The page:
For Immediate Release:

May 24, 2019

Government Accountability Project Statement on the Department of Justice’s Expanded Espionage Act Charges Against Julian Assange

WASHINGTON –On April 11, 2019, WikiLeaks founder Julian Assange was arrested in London, charged with conspiring to facilitate whistleblower Chelsea Manning’s acquisition and transmission of classified information in order to make that information public. On May 23, 2019, the Department of Justice (DOJ) expanded the charges in its indictment to add 17 new counts of violations of the Espionage Act.

Government Accountability Project Executive Director and Founder, Louis Clark, stated:

“While Julian Assange is not a whistleblower himself, as founder of a media outlet that publishes information provided by whistleblowers, we recognize that his prosecution raises serious concerns for both national security whistleblowers and journalists. Having represented national security whistleblowers in the past, including National Security Agency whistleblower Thomas Drake, we view decisions by the DOJ to prosecute journalists and whistleblowers with great skepticism.”

Since the Obama administration, the DOJ has sought to prosecute whistleblowers under the Espionage Act for giving classified information to the press about some of the most egregious abuses of law and public trust in history, but has ultimately refrained from prosecuting journalists who publish that information. That the DOJ is now using the Espionage Act to prosecute a publisher of information is a new level of assault on press freedom and the public’s right to know about serious government abuses.

Any time there is a prosecution of either a journalist or a whistleblower, there needs to be heightened skepticism because it is so anathema to the public interest to curtail freedom of speech, especially speech that represents one of the few means of exposing what the government is doing behind closed doors. This is even more true in the national security context, where every expert agrees there is massive over-classification and virtually no successful effort to curtail the problem. It is extremely easy to classify information and documents and almost impossible to declassify them.


Government Accountability Project believes there is a distinction between journalists actively and knowingly assisting a source in acquiring classified information and receiving classified information; the latter, including efforts to counsel and protect the identity, security and safety of a source, should never be considered unlawful but instead hallmarks of responsible and necessary journalism. Most journalists do encourage both whistleblowers and leakers to produce evidence and documents that may or may not be of public interest, but this is distinct from the intentional act of conspiring to knowingly access a computer without authorization to acquire classified information, the charge on which Assange was originally arrested. The new Espionage Act charges potentially criminalize the actions of responsible investigative journalists who work with national security whistleblowers.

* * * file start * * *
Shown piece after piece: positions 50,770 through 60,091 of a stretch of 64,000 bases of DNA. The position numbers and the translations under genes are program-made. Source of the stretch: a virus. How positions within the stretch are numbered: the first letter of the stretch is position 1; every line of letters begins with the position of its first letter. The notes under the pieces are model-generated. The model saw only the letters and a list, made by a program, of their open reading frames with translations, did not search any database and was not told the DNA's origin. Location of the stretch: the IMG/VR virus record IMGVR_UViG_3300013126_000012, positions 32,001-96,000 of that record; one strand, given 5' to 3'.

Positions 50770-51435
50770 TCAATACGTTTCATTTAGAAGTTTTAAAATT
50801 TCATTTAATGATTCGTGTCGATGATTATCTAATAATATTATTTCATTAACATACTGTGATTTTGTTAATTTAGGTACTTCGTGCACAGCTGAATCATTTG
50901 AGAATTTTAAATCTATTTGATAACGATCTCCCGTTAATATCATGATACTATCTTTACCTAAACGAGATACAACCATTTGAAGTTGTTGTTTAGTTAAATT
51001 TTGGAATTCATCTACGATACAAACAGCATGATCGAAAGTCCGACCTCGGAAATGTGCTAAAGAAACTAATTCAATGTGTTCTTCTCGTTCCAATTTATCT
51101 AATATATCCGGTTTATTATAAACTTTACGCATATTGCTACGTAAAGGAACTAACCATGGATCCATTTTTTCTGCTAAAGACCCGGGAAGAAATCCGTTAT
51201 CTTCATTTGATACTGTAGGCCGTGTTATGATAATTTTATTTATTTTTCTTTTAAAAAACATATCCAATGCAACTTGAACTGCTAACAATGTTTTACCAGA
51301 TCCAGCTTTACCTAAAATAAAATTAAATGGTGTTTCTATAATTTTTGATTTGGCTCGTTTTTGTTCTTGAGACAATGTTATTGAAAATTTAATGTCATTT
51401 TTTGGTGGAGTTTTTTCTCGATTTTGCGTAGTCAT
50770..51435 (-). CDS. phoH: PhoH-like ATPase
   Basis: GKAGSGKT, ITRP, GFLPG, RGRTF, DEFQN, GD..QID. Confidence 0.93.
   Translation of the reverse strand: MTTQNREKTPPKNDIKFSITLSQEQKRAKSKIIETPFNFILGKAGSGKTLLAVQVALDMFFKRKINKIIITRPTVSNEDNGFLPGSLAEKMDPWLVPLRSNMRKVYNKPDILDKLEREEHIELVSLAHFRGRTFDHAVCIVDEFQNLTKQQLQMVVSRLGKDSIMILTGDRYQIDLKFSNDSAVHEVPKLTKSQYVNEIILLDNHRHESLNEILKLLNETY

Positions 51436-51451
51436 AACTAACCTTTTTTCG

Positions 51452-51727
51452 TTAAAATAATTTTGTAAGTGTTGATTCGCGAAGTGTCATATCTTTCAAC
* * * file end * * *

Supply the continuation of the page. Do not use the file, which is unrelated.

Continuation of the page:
In light of the DOJ’s aggressive and historic prosecution of whistleblowers, and because of this administration’s unprecedented hostility to the free press, we cannot trust the Justice Department to distinguish between lawful and unlawful journalistic practices without profound worry that it will muzzle free speech and chill both journalists and whistleblowers from exposing serious abuses that would otherwise continue without accountability. Whistleblower protections for national security employees continue to be ineffective and inadequate, with requirements to report internally to an agency Inspector General too often resulting in illegal reprisal against the whistleblower for reporting concerns. Further, the Espionage Act offers no public interest defense, stripping whistleblowers and journalists of the ability to argue and prove their motive was to serve the public interest, not compromise national security.

Until there are meaningful avenues and rights for whistleblowers to disclose classified information about wrongdoing within intelligence agencies, there should be heightened scrutiny and immense doubt about all efforts by the federal government to further chill free speech.  Whistleblowers and the journalists and media organizations with whom they are naturally allied share the paramount goal of letting the public know what its government is doing in its name and supposedly in its national security interests.

Contact: Dana Gold, Senior Counsel & Director of Education

Email: [email protected]

Phone: (202) 457-0034 ext. 160

Government Accountability Project

Government Accountability Project is the nation’s leading whistleblower protection organization. Through litigating whistleblower cases, publicizing concerns and developing legal reforms, Government Accountability Project’s mission is to protect the public interest by promoting government and corporate accountability. Founded in 1977, Government Accountability Project is a nonprofit, nonpartisan advocacy organization based in Washington, D.C